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New Novel by Prof. Arturo Arias

Arturo Arias, Professor of Latin American Literature and Indigenous Studies in our department, presented his most recent novel, Arias de Don Giovanni (FyG Editores, 2010), at the 2010 Guadalajara International Book Fair.

Posted: December 9, 2010
Prof. Arturo Arias

Prof. Arturo Arias

  Arturo Arias, Professor of Latin American Literature and Indigenous Studies in our department, presented his most recent novel, Arias de Don Giovanni (FyG Editores, 2010), at the 2010 Guadalajara International Book Fair. This is the first novel he has produced since receiving the 2008 Miguel Ángel Asturias National Prize in Literature, the most important literary award of Guatemala. The Miguel Angel Asturias Prize was granted to Professor Arias in recognition of his entire body of work.  In this sense, according to Arias himself, the award was not only a moving tribute to his literary career, but also, and more importantly, "the encouragement to continue writing and publishing."

  In his latest novel, Arias narrates the relationship between two Guatemalan refugees living in California:  Pacha, a transsexual, and Juana, a lesbian.  In the story, Pacha falls so in love with Juana that he is willing to undergo sexual reassignment surgery.  In the author’s words, "the erotic backdrop serves as a mechanism to indirectly confront the consequences of Guatemala's political failures, as well as to explore the nature of the Central American diaspora -- an exodus primarily to the US, but also to Europe; a diaspora experience that mutates the exiled as they find themselves confronting lifestyles and human conditions very different from those of their countries of origin."

  Arias vividly contrasts the protagonists' blossoming self-acceptance with their inability to overcome their traumatic pasts. A series of flashbacks carries the reader back to the Guatemala of the 1970s, before the outbreak of civil war. These journeys through the characters’ memories allow Arias to depict and denounce the kind of provincialism and reactionary attitudes that, unbridled by any sense of democratic consciousness, led Guatemalans into an era of repression, violence and, ultimately, mass exodus.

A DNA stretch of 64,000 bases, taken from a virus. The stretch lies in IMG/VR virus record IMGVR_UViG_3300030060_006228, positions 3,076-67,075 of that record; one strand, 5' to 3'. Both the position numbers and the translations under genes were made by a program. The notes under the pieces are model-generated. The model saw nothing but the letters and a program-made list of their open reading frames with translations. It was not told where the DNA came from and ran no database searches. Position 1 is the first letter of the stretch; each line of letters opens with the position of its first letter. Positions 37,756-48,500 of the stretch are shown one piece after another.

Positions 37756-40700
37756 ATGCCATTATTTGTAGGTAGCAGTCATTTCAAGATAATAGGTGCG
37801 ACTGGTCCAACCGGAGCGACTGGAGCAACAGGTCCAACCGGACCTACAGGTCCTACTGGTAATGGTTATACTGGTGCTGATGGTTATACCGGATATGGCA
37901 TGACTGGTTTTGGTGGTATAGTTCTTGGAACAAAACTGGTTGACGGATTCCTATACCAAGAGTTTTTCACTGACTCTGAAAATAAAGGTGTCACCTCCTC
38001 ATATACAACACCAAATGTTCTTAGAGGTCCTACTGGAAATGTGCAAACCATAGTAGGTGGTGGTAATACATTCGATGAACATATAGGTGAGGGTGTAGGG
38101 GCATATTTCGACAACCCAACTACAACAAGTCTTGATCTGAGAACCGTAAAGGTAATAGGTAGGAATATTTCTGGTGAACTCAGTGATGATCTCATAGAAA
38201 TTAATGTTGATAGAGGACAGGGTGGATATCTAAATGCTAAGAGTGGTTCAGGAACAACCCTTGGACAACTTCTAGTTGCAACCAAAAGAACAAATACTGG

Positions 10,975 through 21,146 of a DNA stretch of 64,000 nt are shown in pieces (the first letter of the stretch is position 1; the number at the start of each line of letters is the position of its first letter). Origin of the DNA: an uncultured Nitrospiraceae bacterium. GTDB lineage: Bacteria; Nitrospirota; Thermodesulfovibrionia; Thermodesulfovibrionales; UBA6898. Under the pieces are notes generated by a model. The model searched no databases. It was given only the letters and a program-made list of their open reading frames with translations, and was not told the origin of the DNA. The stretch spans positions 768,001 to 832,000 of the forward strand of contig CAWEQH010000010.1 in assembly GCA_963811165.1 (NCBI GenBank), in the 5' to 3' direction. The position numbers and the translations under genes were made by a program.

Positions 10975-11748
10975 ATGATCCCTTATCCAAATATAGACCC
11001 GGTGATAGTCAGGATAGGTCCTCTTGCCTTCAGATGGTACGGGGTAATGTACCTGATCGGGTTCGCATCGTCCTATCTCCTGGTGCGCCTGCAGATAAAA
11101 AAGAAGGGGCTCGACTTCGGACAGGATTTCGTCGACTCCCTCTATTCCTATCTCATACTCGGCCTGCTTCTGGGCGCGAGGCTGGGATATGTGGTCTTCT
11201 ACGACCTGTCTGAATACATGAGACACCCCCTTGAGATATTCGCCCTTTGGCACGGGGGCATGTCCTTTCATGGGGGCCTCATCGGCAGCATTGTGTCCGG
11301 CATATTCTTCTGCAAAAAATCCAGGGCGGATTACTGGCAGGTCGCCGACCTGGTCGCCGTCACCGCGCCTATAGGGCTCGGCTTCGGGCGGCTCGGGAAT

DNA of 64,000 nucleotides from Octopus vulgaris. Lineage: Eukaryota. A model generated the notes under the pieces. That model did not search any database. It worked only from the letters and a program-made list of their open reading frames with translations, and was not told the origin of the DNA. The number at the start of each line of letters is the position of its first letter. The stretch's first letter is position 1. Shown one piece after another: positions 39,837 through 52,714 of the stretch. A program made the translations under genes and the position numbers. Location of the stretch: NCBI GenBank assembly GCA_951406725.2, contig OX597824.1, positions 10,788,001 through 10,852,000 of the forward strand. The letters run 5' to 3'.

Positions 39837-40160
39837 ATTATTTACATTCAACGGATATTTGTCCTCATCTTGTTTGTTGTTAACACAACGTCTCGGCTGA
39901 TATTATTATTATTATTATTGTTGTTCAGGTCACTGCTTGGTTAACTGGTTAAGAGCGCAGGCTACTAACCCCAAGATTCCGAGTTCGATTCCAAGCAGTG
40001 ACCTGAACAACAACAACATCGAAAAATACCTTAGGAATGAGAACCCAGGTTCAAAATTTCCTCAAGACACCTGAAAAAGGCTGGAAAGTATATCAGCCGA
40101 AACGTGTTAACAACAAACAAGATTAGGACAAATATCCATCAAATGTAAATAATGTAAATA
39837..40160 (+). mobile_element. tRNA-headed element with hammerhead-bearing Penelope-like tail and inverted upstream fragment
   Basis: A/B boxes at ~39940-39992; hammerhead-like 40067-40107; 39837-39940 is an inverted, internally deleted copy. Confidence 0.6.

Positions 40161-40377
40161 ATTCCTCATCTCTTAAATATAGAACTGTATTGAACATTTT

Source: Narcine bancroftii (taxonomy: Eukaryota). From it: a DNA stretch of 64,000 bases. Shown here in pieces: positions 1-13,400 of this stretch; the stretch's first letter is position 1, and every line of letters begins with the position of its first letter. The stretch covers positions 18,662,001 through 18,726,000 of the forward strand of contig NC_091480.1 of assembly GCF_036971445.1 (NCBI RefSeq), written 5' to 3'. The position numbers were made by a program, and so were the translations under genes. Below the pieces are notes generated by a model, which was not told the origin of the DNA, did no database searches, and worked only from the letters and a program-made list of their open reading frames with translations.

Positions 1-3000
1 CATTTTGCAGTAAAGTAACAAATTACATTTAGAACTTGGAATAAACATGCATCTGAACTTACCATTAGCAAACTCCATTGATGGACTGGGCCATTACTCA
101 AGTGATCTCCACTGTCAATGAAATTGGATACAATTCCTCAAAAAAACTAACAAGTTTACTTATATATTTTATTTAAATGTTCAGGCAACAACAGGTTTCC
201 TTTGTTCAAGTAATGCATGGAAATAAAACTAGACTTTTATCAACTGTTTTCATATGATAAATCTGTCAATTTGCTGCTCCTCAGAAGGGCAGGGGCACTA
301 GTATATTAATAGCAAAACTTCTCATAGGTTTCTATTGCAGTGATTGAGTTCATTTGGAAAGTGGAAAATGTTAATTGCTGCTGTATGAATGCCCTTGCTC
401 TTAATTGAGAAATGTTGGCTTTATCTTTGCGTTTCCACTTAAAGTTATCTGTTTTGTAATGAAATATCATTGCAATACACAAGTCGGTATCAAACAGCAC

Arias’ novel molds together past and present, war and sex, into a unique transgressive artifact, one that seeks, as Arias explains, "[to] articulate the recovery of historical memory through eroticism." It is no coincidence that the sexual passions of Pacha and Juana encompass both the erotic and the thanatic. Much like an operatic aria, Pacha's monologue points to the essence of the novel: the powerful interplay of sex and war; an interplay with the potential to generate personal and collective trauma when articulated through violence.

  Twice a recipient of the Casa de las Americas prize, Arturo Arias has published six previous novels: Sopa de caracol (2002), Cascabel (1998), Los caminos de Paxil (1991); Jaguar en llamas (1989); Itzam Na (1982); and Después de las bombas (1979). He also co-authored the screenplay for the film El Norte (1984), directed by Gregory Nava.  This screenplay was nominated for an Academy Award for Best Original Screenplay in 1985.

* Written by José Enrique Navarro, graduate student, Department of Spanish and Portuguese at The University of Texas at Austin.

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